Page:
My Peruvian American Story



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I’m from Peru.  We came to the United States in 1999 when I was three years old. I lived in Herndon, Virginia for 15 years.  We traveled around the United States  when I was age nine. New York  reminded me of the cities in Peru from the feeling and tall buildings. The city environment was similar but there were so many different kinds of people from other countries with different languages. The view from New York made me a little home sick, but in the end I noticed that I have adapted to this American life over the years.


I remember at age thirteen going back to Peru to go see my family. I also went on tour to go sight seeing to the mountains like Machu P icchu and the caves of Peruvian beaches. Other then that I had a blast with my grandmother, twin aunts, twin uncle and great grandfather. The streets of Peru were all about making money. Some children can’t afford to go to school.  Instead of school they work at a young age selling candy on the street corners, washing cars when the traffic lights turn red, and some even go around begging for money. Some day when finish school I will go back to make a differences in my country to provide other children an opportunity to go to school. Children are the future of the country they are the enlightenment thinkers in how to change the country  for the best.

After I returned to the United States there was a major issue  with my resident documents. If I  didn’t arrive soon then all my documents would have been  lost for being  away from the United States for at least six mouths. I am an Immigrant who came for a better life in the United States.  If didn’t come here I’ve would have been in the streets selling candy in Peru.

begging4-4029-700-600-80-c-rd-239-238-171Growing up in the United States changed my personality from being a child who followed all the rules to a rebelling teenager.  This rebellion started with my  tattoos at the age of 14. I got my tattoos on my own as a way to declare my independence and proclaim my identity.  The first one is a crown with Peru in the middle on my right arm;  it means respect  for my country. Before you know it  I was getting more tattoos on my skin. I ended up with a star with three dice.  On the left side of the star it has Virginia, in the middle are the numbers 511 for my area code and three dots on the right of the star. The whole star means three different parts of me. I also have my mothers  name on the left arm. I also have praying hands on the left arm on my shoulder with hand cuffs.  It symbolizes my faith in religion and my confidence in myself no matter how other  people may think of me.  The quote says “only God can judge me.”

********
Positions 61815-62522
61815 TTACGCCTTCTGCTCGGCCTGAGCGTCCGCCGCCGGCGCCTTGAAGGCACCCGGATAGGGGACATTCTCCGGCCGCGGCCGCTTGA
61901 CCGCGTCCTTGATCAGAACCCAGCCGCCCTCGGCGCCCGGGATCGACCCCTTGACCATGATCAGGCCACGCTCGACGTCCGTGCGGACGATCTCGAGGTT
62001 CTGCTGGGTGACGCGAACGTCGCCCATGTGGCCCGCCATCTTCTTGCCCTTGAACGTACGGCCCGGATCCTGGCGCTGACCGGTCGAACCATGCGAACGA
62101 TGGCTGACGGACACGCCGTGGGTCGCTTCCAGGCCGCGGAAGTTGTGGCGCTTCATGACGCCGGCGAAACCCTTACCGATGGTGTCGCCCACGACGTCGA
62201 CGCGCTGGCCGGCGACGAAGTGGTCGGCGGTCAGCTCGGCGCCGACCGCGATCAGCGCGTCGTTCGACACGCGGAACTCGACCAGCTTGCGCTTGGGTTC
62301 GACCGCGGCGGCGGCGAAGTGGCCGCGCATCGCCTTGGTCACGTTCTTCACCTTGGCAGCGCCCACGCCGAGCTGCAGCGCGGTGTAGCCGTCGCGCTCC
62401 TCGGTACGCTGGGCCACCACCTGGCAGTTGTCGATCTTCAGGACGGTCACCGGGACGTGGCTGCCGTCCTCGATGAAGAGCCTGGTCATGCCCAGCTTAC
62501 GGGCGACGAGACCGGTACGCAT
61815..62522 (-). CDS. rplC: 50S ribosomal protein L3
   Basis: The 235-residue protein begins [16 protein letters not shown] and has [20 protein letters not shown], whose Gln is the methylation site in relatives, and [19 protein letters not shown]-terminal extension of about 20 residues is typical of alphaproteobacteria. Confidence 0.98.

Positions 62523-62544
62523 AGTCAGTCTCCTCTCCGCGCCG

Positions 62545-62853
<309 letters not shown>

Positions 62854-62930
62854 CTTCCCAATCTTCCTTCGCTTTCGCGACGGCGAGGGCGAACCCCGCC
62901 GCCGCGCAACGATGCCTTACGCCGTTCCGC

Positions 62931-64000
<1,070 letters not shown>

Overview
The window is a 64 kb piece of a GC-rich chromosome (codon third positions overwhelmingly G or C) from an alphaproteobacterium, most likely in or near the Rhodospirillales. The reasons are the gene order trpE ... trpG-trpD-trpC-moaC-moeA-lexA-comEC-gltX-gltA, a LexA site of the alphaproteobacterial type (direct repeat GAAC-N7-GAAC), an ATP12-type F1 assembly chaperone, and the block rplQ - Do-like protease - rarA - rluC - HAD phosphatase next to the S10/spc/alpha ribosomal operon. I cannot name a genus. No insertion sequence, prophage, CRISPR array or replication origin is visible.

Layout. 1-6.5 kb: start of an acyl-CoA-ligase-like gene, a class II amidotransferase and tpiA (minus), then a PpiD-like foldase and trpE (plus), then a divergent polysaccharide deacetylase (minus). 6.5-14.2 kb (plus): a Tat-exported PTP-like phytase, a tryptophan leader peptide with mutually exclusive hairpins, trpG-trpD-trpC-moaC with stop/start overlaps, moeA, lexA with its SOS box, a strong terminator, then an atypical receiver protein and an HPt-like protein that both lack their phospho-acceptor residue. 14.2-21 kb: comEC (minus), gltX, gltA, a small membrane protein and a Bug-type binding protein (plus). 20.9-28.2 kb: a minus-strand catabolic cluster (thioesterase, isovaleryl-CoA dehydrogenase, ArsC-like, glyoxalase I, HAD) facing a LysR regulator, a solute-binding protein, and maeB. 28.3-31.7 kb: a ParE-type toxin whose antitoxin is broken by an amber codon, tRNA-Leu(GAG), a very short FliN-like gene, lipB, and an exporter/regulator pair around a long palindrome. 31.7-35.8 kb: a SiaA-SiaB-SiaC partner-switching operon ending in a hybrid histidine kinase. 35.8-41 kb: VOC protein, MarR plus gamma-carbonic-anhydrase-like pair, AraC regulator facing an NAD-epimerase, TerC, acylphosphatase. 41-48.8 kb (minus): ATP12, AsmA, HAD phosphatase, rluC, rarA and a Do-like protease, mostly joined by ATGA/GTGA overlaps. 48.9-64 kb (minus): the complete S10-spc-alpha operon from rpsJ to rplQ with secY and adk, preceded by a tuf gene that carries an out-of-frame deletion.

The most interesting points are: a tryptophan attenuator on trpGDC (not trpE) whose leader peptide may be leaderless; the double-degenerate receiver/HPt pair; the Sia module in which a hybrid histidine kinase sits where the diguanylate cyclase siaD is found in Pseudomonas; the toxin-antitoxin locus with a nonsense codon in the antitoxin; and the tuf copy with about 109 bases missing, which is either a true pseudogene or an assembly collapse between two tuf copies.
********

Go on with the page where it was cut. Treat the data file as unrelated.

Regionalism in America can unite us and divide us.  When there are common outside enemies, the United States stands united to defeat them.  This was true in World War II when African-Americans, Native Americans, Mexican Americans and Japanese Americans fought side by side to defeat the common enemies of Nazi Germany and Imperial Japan.  This remains true today when we respond to terrorist attacks or help each other in times of emergency.

The Civil War in America was a result of division over the different regions of North and South in America.  Regionalism divided us to the point of breaking the Union in 1861 and causing great bloodshed over different economy, geography and beliefs about slavery. Half of America believed in the right for states to have their own laws and to have slave states, but the other half believed that all states must follow national laws.  South Carolina was the first state to break away from the Union.  South Carolina wanted to keep slavery and they did not want to pay taxes on foreign goods.

My tattoo belief  is my freedom of speech of how I feel about regionalism defining who I am.  We are defined by the regions where we live and by our experiences sharing in different cultures.  Tattoos are freedom of expression.  Just like the 1st Amendment is prohibiting the federal government from any involvement in our personal religion, free speech  and free association; I have the right to express myself and the sections of my life that define me as long as I preserve the union of diverse American culture in which I live. American culture is so rich in diversity.  So much  struggle has taken place over the years for immigrants, people of color,  and women to gain equal rights and form a “more perfect union”.


The sacred heights of Machu Piccu attrack many visitors to Peru and remind me of my roots